A lesson from the annals of antiwar history about the character of the antiwar movement

The Hands Off Syria Coalition has a strong, apparently dominating, presence in the Boston antiwar movement which is difficult for me to see since I was active in the movement there for over 25 years.
There was an episode in that time worth relating since it involved the political character of the antiwar movement. It was in the 1980s when we were focused on opposing US military intervention against Nicaragua & other Central American countries.

A representative from a guerrilla group opposing a repressive US-backed regime in one of the countries was touring US antiwar groups & came to our coalition in Boston. He was very imperious, distinguished looking, a professor at Berkeley but from that country.

His veiled proposal to antiwar activists was to stop organizing antiwar actions to become a fund-raising apparatus for his group which he of course portrayed in the most romantic terms.
The guy was slick but what he was proposing was that antiwar activists approach the wealthy liberals who finance the antiwar movement to solicit funds for arms & military equipment for his group. But of course that purpose would not be revealed to the donors. This matter of playing liberal donors for fools has come up more than once in my political life. It flows from the reprehensible notion that liberals are politically inferior & do not merit respect or honesty. The principles that prevail are that you never lie to them, never disrespect them politically. That should not require elaboration.

It must have been a three or more hour knock-down, drag-out fight between the guy, myself, & one other activist. Our man had the same disdain for antiwar activists as he did for liberal antiwar donors & thought it would be a walk in the park to convince us to abandon antiwar actions. We hammered him without mercy while he stood over us shaking his fingers in our faces, threatening to throw us out of the antiwar movement, denouncing us. He thought he could throw that kind of weight around but both of us had been activists for years & were not intimidated by his status or hauteur.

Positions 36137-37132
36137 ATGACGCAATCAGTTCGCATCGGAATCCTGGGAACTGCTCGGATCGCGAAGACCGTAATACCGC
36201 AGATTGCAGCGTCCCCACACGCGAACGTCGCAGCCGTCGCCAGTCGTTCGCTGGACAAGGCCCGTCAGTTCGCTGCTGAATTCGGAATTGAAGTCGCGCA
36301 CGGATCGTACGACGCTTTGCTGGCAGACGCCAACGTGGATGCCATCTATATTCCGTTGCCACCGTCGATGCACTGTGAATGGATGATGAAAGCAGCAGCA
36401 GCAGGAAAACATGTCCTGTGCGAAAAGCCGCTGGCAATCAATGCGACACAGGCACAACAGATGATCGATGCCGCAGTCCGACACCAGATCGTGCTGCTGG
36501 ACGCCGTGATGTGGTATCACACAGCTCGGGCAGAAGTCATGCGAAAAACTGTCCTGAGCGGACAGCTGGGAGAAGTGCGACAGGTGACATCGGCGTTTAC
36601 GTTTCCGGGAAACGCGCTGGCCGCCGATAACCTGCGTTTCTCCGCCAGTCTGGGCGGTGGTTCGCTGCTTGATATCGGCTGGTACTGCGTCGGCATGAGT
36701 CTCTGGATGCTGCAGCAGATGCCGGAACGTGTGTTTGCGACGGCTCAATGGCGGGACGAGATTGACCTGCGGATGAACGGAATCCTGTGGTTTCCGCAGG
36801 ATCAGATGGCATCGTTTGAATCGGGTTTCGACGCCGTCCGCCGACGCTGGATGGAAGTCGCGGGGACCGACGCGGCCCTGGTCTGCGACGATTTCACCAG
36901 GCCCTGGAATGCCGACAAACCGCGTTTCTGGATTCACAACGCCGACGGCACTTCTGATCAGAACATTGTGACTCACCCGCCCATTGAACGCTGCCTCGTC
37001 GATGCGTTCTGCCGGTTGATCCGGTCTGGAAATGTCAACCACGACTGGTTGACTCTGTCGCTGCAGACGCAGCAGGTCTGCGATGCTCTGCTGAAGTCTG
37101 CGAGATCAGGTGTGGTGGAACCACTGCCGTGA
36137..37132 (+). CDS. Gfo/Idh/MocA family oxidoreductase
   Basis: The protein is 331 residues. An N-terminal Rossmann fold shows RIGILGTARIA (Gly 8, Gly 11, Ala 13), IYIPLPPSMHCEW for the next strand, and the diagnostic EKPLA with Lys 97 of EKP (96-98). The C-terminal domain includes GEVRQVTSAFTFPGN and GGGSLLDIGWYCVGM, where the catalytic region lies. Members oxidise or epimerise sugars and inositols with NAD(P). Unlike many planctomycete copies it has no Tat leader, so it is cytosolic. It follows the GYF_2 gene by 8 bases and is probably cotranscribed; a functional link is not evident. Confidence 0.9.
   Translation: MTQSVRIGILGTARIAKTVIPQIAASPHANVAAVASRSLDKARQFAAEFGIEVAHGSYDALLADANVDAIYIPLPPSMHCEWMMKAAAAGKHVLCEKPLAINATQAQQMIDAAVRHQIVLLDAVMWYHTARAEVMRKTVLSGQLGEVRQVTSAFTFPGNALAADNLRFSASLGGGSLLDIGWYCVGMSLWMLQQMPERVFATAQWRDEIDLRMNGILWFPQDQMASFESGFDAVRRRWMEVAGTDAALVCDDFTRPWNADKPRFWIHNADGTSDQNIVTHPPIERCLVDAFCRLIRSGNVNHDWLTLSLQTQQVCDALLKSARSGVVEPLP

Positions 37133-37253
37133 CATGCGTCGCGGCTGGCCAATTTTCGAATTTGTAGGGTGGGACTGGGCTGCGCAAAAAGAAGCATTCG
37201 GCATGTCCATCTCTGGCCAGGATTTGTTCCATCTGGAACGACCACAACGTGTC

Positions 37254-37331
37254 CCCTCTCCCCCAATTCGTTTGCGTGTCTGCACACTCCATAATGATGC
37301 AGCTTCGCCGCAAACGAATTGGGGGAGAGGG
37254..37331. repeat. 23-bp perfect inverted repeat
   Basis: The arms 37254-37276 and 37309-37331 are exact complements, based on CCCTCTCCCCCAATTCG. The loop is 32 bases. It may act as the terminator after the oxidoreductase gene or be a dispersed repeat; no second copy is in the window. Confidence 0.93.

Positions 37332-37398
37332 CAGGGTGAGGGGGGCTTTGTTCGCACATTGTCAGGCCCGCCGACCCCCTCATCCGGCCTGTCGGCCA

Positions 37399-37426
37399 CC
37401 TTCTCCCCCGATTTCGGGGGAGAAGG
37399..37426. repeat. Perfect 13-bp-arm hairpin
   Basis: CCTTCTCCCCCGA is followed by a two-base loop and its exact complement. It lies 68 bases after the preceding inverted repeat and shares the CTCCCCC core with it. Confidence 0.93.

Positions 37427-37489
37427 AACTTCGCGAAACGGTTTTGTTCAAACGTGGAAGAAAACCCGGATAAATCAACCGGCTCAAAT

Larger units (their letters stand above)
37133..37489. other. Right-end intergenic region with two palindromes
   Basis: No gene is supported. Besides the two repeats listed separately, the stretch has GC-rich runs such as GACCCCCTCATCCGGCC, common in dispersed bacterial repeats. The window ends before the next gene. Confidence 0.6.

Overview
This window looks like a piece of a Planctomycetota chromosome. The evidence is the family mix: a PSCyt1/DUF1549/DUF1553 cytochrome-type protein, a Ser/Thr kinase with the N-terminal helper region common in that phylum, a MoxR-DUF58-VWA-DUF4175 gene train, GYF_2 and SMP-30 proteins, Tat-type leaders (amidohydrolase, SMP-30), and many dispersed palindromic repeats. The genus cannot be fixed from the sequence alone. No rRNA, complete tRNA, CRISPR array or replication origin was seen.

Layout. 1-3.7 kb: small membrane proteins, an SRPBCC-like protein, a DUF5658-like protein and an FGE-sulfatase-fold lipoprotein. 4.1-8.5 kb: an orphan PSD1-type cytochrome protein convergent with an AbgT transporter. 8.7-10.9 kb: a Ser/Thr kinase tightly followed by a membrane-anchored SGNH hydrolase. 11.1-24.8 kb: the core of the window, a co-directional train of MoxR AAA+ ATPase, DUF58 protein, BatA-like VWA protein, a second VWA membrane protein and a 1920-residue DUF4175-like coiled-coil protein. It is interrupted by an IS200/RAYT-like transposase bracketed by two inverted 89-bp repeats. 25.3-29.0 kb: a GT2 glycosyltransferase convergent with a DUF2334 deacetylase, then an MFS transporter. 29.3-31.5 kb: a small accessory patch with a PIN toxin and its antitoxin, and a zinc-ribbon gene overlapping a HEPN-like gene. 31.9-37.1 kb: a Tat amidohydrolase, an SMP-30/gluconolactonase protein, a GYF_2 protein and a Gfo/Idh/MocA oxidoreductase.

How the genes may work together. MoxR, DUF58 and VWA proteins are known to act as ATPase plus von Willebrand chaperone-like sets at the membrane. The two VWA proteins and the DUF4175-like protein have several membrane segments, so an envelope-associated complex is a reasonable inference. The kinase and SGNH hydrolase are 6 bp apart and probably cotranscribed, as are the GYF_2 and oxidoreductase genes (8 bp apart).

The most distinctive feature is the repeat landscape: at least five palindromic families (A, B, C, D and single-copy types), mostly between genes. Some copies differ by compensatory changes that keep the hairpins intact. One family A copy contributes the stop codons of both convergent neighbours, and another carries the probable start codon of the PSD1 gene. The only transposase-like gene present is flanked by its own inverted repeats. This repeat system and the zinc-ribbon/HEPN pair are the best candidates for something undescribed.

Our argument was that he was trying to involve the antiwar movement in a gun-running operation, that it would bring law enforcement down on the movement, & politically corrupt & destroy the movement. Our role was to educate, organize, & mobilize students, trade unions, church & community groups, women’s & civil rights groups, LGBT activists, the Black, Latino, & other communities in antiwar activities. Our role was not to provide arms to guerrilla groups.

Politically the job of the antiwar movement is to stay the hand of militarism–& not just US militarism–so freedom fighters in other countries can settle their accounts with repressive regimes. Our commitments do not include gun running that will bring law enforcement down like a ton of bricks.

He hammered back at us until we pushed him too far & he burst out “We don’t care about your students & your workers & your women & your Blacks. They mean nothing to us. We want money” And with that outburst he sucked the air right out of the room. He stood over us glaring & dumbfounded, knowing his outburst had just cost him the debate. When he returned to demanding the two of us get thrown out of the movement, someone snorted at him “They started the movement.” Which wasn’t true, but it silenced him. The two of us gloated from ear to ear.

The political character of the antiwar movement today has not changed. Our job is not to get arms for the Free Syrian Army but to stay the hand of US, Russian, Iranian, & other military operations, to force their unconditional withdrawal so that the Syrian revolution can settle its accounts with the Assad regime without interference.